The 8 Best Steak Cuts For Marinating, According To A Chef And Butcher

The act of marinating steaks is viewed with equal parts reverence and distrust, though both may be born from people not entirely understanding the process. Marinade composition has three parts: acid, fat, and flavoring. Acid breaks down tough muscle fibers. Fat transports moisture and fat-soluble flavoring components. And flavoring — such as herbs, spices, or sweet elements — absorbs deeper into the steak than simply applying them to the surface given the time and physical reactions involved.

Of course, not every steak benefits from marinating. If you look at the purpose of marinating, it's to break down tough muscle fibers and infuse flavor. If a steak is naturally tender and flavorful, then, it's a waste of time and ingredients to marinate it — and may even be a disservice to the steak. A ribeye, for instance, has different musculature that's plenty tender and flavorful sans marination.

Still, several popular and commonly encountered steak cuts are made better by the tenderizing and flavoring process. I was a chef for decades who's done extensive whole-animal butchering (from fish to cattle). Consequently, I have up-close knowledge of a cow's musculature and how that translates into a good steak — meaning I'm eminently suited to help you discover which steaks benefit most from a marinade. Whether from the grocery store or butcher shop, here are the eight best steak cuts for marinating.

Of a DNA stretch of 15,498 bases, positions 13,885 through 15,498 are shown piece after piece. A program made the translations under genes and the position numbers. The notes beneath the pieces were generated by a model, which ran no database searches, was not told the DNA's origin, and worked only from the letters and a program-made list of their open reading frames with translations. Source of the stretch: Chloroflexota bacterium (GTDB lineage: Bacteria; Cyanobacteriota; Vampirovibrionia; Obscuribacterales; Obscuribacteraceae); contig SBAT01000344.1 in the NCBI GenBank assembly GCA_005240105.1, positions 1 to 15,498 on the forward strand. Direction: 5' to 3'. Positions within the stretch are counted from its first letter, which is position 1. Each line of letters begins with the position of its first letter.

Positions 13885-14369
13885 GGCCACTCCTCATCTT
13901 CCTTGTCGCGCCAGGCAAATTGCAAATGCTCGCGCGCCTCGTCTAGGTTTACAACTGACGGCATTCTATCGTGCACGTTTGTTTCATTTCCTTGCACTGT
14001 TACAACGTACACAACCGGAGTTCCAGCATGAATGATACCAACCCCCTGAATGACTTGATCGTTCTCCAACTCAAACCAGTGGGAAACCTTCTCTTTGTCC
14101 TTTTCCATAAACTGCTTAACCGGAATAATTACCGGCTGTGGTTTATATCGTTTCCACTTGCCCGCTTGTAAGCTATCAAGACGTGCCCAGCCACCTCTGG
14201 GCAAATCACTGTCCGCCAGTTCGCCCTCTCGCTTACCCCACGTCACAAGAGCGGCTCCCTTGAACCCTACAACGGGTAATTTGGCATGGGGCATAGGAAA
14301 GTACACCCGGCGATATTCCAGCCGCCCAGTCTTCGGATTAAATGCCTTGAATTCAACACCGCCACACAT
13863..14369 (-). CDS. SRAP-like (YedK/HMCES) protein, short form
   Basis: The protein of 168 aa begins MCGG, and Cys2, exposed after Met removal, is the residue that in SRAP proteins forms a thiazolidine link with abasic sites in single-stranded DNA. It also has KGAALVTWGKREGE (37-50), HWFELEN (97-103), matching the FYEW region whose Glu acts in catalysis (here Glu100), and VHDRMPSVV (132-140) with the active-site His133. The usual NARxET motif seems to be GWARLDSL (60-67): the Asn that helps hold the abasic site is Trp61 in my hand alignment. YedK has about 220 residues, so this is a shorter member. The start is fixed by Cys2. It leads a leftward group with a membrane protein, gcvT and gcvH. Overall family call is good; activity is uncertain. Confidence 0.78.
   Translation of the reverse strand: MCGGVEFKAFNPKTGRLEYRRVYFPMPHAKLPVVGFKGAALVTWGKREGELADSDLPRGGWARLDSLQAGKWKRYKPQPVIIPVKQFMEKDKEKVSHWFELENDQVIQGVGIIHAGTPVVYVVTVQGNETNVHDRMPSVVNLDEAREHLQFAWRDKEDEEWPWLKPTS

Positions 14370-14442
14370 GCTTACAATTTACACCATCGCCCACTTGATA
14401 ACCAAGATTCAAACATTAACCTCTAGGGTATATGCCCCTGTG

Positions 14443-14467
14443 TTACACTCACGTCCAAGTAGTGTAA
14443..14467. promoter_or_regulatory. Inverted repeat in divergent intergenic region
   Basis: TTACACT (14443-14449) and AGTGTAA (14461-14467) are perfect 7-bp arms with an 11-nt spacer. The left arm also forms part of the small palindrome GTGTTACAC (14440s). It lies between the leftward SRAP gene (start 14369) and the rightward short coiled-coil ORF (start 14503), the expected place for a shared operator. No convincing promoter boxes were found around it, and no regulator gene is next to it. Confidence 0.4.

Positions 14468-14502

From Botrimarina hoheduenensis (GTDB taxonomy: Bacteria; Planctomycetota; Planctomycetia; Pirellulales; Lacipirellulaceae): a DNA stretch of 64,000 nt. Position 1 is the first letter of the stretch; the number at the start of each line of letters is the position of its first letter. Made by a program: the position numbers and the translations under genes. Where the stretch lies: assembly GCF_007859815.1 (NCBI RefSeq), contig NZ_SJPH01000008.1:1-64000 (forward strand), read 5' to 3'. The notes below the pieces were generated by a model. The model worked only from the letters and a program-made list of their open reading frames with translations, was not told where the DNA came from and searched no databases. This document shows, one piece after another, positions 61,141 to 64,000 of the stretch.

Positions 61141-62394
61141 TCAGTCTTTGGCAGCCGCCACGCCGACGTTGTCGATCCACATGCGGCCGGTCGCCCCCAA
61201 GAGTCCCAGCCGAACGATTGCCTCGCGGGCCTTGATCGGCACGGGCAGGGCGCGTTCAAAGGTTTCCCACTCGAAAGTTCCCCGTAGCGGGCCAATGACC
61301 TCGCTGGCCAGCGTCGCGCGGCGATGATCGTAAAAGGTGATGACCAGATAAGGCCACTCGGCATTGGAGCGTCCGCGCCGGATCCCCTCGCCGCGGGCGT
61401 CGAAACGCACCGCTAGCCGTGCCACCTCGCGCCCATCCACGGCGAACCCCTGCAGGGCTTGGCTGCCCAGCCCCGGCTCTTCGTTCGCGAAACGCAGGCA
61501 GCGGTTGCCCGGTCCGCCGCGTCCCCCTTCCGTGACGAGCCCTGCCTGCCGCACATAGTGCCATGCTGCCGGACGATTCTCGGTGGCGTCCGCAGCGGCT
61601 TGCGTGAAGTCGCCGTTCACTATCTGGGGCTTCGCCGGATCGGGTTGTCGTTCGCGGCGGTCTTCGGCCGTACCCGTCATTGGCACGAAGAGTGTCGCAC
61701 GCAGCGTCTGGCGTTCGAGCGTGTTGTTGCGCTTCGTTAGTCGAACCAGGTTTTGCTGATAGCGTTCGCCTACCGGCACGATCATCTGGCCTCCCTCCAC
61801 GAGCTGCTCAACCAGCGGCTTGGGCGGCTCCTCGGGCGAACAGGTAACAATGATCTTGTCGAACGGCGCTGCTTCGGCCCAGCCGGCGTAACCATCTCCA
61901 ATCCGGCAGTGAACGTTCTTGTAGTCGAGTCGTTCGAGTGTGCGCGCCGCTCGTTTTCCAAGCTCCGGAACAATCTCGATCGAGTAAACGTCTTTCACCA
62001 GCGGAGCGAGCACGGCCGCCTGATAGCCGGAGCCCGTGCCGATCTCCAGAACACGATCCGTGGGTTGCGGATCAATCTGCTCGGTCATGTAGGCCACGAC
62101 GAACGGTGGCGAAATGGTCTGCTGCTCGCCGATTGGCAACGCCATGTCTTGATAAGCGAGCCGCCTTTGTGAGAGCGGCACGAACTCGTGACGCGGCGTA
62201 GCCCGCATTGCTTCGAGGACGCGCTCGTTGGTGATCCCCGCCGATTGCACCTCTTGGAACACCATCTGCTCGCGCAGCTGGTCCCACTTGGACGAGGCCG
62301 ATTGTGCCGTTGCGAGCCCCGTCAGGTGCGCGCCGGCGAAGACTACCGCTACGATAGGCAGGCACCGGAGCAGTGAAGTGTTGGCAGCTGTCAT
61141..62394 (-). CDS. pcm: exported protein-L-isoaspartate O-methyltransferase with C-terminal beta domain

Flank steak

Flank steaks come from below the loin and sirloin. If we were to translate this to human anatomy (side note: please don't butcher a human), the flank would be located in the lower abdomen between your navel and hips. The flank is a flat plate of stringy muscle with very little intramuscular fat (commonly called marbling), which makes sense given its purpose in the cow. After all, the more a muscle is used, the more fibrous it is — and the flank gets worked.

The lack of fat means marinating is key to cooking a flank steak that's tender rather than tough. This steak cut requires fast, hot cooking, and the infusion of moisture from your marinade's liquid ingredients helps mitigate any moisture loss from the heat. Additionally, the long strands of muscle fiber in flank steak need to be addressed, and the acidic elements of a marinade go to work by denaturing them.

Denaturing is a reaction where long muscle fibers unwind and tenderize. Since lemon juice or vinegar are both acidic enough to work quickly on a flank steak, you don't need to marinate it overnight to reap the benefits. In fact, allowing a tough cut of steak to sit in an acidic marinade for too long results in mushy meat, so try to avoid marinating a flank for more than several hours before cooking.


A triangular cut from the bottom sirloin (which sits directly above the flank), the tri-tip has been the centerpiece of California barbecue for quite some time. The whole tri-tip is the de-facto meat of California's Santa Maria-style BBQ, after all — akin to pork butt with Carolina BBQ, or Texas-style brisket. But the tri-tip is popular outside the Golden State, as well.

Tri-tip steaks are cut from the whole tri-tip and tend to be about an inch thick. Because of the muscle's purpose, its fibers are long and frequently change direction, resulting in a web of dense strands. Given this, finding a tri-tip steak properly cut across the muscle's grain is important, as this shortens the strands to make the steak more tender. Marinating the remaining tough muscle fibers in acid helps to denature and tenderize the tri-tip before it hits the grill.